The guitar work and drumming are gluttonous fluidity, providing a cemented look at the horrors of a female reworking ala “Whore Limbs”, which won’t bring your cantankerous grandmother out of her cubby hole for dinner with the family but will provide you with a deadly reason to keep her locked away. I’m always amazed at how a band can take some of the most bastardized riffs in history and somehow scrape the fat and find meat still edible for the voracious metal fan that salivates for such an album to pop up now and again. This is that album, and then some. By the time the album ends with the title track you’re still jumbling around the various riffs in your head, trying vainly to figure out which one is the most memorable. That, my friends, is why you listen to it again…and again.
From the top down, Murderer will take your fragile mind and beat it to holy hell; I only hope that you hear the same band doing important and highly credible things within the span 40-minutes and change. The essence of true hatred and disseminated rage is what you’ll experience with this album, so be forewarned of its tenacity and mace-wielding charms.
(Originally written for www.metalpsalter.com)
Murderer might only be the first full-length output from Denmark's Deus Otiosus (Withdrawn God), but the band's members have a fair amount of collective experience in other acts like Cerekloth, Hideous Invasion, and the speed/thrashers Victimizer. If you've heard some of those groups, then you'll know that these gentlemen prefer an old school approach to composition, and Murderer is no exception. This is primitive, riff-based death metal with a slight influence from thrash and hardcore, but the guitars and gutturals have an immense amount of punch to them, and they thankfully avoid the trendy, cavernous crawl-core or the outright Swede worship for something more along the lines of Bolt Thrower, Asphyx, or Unleashed with a few traces of their own countrymen Exmortem and Panzerchrist.
I love my riffs, and fortunately so does this band, because each song throttles the listener with at least a few memorable hooks in between some of the simpler, brickhouse punk explosions that provide the framework for excitement. I do feel that the album is front-loaded with most of its better material. For example, "I Have Seen Him Slay" is a swell starting point that showcases everything this band is about: concrete drumming, efficient leads, and copious guitar tone that pummels the note progressions over the top. "Thousand Arms of the Dead" opens with a gut wrenching, war-thrashing riff, and both its closing moments and the entire following track "Wall of Violence" are exhibitions of double bass driven violence. "Ye Pigs of Little Faith" is also a standout on the album, surging between thick thrash chops and moody, plunking bass sequences as it attempts to draw some atmosphere into what is otherwise a level, straightforward sound.
Later on, though, I found some of the material to waver in quality, if not consistency. "Whore Limbs" is a taut death tune with a good breakdown in the bridge, but I didn't get much out of the track "No Life" outside of the bridge/lead. Nor did I really get into the slower bombastic gait of "Ash World", mighty as it might sound. The title track, with rounds out the album, is decent if forgettable, with some pretty uninteresting riffage in the verse and bridge. Of course, writing in such a straightforward style is pretty difficult, since by this day and age so many of the riffs will always feel as if they've been done before, but Deus Otiosus go some lengths to compensate with the loud, rousing production of the record. In all, this is tight execution of 90s death metal serial killer fundamentals with a brawny energy about it that shows some promise. Not entirely original, perhaps, but they lay on the muscle in their tone and dodge a few of the cliches that are currently in overabundance.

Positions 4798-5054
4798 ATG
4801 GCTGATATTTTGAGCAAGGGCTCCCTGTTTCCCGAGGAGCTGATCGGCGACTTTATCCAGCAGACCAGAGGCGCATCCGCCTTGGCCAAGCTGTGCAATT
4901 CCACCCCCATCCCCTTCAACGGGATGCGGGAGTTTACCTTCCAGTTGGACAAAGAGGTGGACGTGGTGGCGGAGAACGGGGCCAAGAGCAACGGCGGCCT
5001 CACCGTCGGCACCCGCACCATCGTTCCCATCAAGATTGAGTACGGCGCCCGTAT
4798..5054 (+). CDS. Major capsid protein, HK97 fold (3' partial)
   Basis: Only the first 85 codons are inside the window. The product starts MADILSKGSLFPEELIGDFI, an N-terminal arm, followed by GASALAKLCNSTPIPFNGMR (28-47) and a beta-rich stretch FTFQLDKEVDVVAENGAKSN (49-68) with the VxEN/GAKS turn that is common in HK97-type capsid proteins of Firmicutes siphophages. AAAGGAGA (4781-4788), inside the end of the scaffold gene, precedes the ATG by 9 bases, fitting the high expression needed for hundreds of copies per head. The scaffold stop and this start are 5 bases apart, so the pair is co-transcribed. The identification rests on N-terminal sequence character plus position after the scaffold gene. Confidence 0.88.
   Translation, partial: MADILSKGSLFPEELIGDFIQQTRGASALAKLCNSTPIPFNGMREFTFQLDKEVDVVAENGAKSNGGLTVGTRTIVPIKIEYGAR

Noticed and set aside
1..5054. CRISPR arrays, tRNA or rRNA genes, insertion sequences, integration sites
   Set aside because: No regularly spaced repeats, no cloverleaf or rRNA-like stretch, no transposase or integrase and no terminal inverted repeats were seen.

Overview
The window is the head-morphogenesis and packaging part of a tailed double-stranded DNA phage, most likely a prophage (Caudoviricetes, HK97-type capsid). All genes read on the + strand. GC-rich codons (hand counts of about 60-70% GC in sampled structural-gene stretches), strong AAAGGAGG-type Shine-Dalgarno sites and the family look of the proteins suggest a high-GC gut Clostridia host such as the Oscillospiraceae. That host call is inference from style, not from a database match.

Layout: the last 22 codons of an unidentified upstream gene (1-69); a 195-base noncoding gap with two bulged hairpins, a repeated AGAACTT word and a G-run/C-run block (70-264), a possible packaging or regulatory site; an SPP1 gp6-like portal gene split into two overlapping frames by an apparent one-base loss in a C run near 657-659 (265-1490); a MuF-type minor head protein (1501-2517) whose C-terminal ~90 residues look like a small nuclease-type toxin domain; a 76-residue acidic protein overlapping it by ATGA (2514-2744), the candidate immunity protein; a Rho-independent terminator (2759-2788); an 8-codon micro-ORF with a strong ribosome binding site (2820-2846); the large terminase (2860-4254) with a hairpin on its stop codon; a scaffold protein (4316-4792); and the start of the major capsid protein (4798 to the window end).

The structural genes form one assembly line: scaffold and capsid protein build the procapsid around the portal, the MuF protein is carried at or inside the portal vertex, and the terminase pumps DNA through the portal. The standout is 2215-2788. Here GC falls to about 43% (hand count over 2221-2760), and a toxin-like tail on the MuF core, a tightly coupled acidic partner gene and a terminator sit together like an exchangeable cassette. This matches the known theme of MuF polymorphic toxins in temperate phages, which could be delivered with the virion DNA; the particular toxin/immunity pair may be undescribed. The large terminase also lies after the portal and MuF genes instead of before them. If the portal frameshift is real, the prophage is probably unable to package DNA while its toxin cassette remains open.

I unfortunately missed Deus Otiosus when they played the Kill-Town death fest last year, I couldn’t make it that day and missed a whole bunch of killer band’s. I wasn’t overly familiar with them, but I had heard a few tracks I liked and thought it’d be cool to see them live. I’ve since familiarized myself with the Danish death metal machine, and can tell you they have something fairly unusual about them.
The unusual part being that the atmosphere is very dark and moody, and it’s created without an ultra-heavy guitar sound, a super low-end bass and a generally dense production. The darkness comes courtesy of the vocals, which are just ultra-haunting. Deep, harsh and raspy growls, with an undertone that makes it sound like it was coming straight from the bottom of an abyss. Musically it’s not as dark, albeit certainly not cheerful. There’s no doubt we’re dealing with old school death metal, but of what style I find a little harder to decide. It’s not typically Scandinavian, North American, South American, whatever. It feels a bit like it’s a little of everything, and with the occasional touch of thrash (Ash world for one has a certain chugging tempo and flair I’d chalk up to thrash, as well as the solo in Wall of violence).
Riff-wise it’s quite solid, but it’s not overly compelling. They have their moments where you can’t help yourself but get dragged in (like for instance the lead 1:30 into Ye pigs of little faith, which also resurfaces later in the song), but most of the time it’s more or less your typical old school riffing. No life is another track with a killer lead, and I can feel my fingers urging me to do some air-guitaring. The same song also has a keyboard present for a short moment, adding a terrific touch to the tune. Someone claimed it to be stolen from some Morbid Angel track, which might be true, I don’t know; but I like it nonetheless.
Murderer has its moments of pure gold, the vocals are killer, the instrumental handling great and the tempo changes are vast, along with that the stark atmosphere. But there’s still something about it that don’t have me completely sold, and mainly I think it’s the speed, or lack thereof. Deus Otiosus is not about blast beats, but I find the overall tempo to be just a little too slow for me, and I keep waiting for it to pick up. Upping the pace in general would give it a more aggressive approach, while still keeping the thrashy chugging bits to give it a more melodic touch. It’s definitely good, but I think they can do better.
Originally written for My Last Chapter